The voice curls, swoops, and soars. It arches skyward, then plunges thrillingly. It curves through radiant arabesques, before hitting a single note so true that one’s whole being shivers in recognition. The singer caresses each phrase as an inspired jazz vocalist would, and yet his approach is as controlled as the greatest operatic tenor’s. He is, in short, among the world’s finest performers—and yet he’s almost unknown beyond his native land and the pockets of his compatriots that, dispossessed by revolution, have scattered around the world.
This may be about to change. A talent as vast as Mohammad Reza Shajarian’s cannot stay undiscovered for long, and when the Iranian master comes to the Orpheum on Sunday (May 4), it’s likely that there’ll be more than a few in the crowd who don’t speak Farsi. His is a voice, after all, that transcends language.
Still, when the Straight reaches Shajarian at home in Tehran, communication is not always easy. We’re at the North Vancouver home of master musician Hossein Behroozinia, hovering over a crackly speakerphone. My questions are being rephrased in Farsi by Behroozinia’s son Houman, who then translates Shajarian’s answers. The process is laborious and mildly nerve-racking.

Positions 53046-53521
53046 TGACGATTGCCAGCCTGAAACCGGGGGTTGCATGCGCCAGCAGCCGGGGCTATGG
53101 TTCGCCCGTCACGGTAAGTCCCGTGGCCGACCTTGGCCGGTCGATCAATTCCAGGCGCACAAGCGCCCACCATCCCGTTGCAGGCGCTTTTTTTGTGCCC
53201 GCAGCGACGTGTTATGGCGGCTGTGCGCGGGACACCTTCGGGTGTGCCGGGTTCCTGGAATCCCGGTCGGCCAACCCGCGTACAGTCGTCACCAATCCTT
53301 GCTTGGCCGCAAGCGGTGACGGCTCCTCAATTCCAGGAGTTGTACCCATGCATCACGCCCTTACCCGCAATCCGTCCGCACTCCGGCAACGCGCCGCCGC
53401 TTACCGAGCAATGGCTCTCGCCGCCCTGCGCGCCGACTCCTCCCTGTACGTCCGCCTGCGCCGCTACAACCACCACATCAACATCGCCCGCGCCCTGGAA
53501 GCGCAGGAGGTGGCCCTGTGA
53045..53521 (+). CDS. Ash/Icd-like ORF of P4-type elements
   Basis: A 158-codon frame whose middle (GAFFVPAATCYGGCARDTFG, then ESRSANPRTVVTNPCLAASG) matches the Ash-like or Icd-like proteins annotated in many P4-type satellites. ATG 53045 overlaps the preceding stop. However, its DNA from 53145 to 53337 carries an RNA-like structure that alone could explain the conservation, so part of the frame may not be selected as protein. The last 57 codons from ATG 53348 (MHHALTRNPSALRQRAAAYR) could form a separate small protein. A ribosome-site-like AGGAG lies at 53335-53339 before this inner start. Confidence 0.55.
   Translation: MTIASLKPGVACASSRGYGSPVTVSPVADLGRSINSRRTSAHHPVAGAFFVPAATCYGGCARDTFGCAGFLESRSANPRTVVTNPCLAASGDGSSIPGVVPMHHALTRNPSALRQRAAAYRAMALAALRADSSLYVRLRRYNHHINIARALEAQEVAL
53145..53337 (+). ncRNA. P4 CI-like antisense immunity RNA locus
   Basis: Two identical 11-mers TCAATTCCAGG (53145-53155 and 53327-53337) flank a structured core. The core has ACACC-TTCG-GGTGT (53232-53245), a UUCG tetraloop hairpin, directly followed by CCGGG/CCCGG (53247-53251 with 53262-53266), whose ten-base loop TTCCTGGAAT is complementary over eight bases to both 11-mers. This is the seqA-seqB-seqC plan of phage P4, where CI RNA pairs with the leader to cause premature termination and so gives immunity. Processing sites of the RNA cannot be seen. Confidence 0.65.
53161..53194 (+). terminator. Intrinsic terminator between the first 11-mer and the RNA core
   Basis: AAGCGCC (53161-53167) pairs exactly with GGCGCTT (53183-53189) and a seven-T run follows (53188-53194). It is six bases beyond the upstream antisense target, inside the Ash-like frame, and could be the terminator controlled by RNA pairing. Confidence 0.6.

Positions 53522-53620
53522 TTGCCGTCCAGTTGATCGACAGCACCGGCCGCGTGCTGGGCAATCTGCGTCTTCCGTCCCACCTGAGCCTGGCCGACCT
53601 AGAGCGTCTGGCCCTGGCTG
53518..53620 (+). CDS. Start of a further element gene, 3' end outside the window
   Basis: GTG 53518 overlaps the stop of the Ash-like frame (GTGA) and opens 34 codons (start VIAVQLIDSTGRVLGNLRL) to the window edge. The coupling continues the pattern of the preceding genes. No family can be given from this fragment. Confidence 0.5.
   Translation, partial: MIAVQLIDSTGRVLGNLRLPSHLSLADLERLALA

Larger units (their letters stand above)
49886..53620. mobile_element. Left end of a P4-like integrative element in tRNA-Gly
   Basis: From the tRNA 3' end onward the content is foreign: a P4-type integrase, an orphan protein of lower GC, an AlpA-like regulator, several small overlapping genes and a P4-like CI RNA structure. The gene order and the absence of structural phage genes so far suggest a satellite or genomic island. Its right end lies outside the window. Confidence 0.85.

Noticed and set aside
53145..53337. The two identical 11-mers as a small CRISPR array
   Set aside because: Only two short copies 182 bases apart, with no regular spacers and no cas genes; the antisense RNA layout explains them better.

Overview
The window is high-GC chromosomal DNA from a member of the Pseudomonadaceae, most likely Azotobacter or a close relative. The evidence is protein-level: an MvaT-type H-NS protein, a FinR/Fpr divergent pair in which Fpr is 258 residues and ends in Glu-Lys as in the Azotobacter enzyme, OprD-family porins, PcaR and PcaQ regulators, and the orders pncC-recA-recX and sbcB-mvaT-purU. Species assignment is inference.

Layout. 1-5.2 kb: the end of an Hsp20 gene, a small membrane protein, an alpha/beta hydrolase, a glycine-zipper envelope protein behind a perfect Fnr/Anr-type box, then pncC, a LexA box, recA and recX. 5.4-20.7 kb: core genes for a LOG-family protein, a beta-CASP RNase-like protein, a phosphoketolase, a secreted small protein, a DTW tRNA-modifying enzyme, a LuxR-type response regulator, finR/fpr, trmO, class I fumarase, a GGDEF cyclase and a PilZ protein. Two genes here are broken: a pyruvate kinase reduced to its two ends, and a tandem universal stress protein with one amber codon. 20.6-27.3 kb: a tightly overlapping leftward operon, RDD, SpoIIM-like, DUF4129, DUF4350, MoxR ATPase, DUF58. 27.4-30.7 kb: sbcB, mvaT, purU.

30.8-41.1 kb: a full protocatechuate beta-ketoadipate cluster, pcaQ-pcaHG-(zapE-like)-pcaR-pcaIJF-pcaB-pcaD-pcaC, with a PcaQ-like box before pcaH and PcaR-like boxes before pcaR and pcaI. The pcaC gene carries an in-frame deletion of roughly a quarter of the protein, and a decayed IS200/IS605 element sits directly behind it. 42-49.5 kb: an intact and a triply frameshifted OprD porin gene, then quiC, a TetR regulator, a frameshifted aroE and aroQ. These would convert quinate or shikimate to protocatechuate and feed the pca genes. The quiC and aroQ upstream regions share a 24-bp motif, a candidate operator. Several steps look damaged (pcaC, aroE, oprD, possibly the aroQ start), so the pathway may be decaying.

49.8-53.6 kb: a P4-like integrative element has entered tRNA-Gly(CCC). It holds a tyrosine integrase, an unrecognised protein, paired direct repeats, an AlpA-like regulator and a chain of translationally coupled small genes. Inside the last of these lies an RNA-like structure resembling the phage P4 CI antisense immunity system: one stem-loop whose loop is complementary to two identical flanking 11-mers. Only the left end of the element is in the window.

Perhaps it would be better just to listen to him sing.
Shajarian agrees. He stresses that he doesn’t perform anything frivolous. If he’s not singing the lyrics of such Sufi masters as Rumi, Hafez, and Saadi, he’s interpreting the works of contemporary Iranian poets.
“Sometimes you don’t even have to understand the lyrics, you just have to understand the voice,” he says.
Still, literature is a key component of what Shajarian does—whether on-stage with Behroozinia and the Ava Ensemble or practising his other art, calligraphy. In both of his chosen media, the trick is to give the word physical form, and this Shajarian does with uncommon skill. And in both, the aim is to draw out the hidden nuances of a poem or lyric, often by repeating it with subtle changes of emphasis. The process requires confidence, virtuosity, and a deep understanding of the fundamentals.
Those are the qualities that make Shajarian an Iranian national treasure, explains Hossein Behroozinia, once the master singer is off the phone.
“Shajarian is special for all Iranians, especially musicians,” he says. “He knows everything about the Persian repertoire, and he knows everything about Iranian poetry. That’s why the people of Iran know him as a legendary singer.”
Behroozinia is something of a treasure himself. Although still underappreciated in Canada, which has been his home for almost a decade, he’s among the most forward-thinking composers in Iranian music. In addition to helping assemble the Ava Ensemble, he was a cofounder of the acclaimed Dastan Ensemble, has collaborated with poets Coleman Barks and Robert Bly, and is preparing a symphonic work for the Lií¨ge Philharmonic Orchestra in Belgium. He’s also single-handedly responsible for rescuing the barbat, the ancient Persian ancestor of the oud, lute, and guitar, from near
“With this instrument, because the neck is short, it’s difficult,” he explains, “but you can have more vibration.” And in the company of Shajarian, along with the singer’s son Homayoun on percussion and three other Iranian virtuosos, those vibrations will be not just good, but great.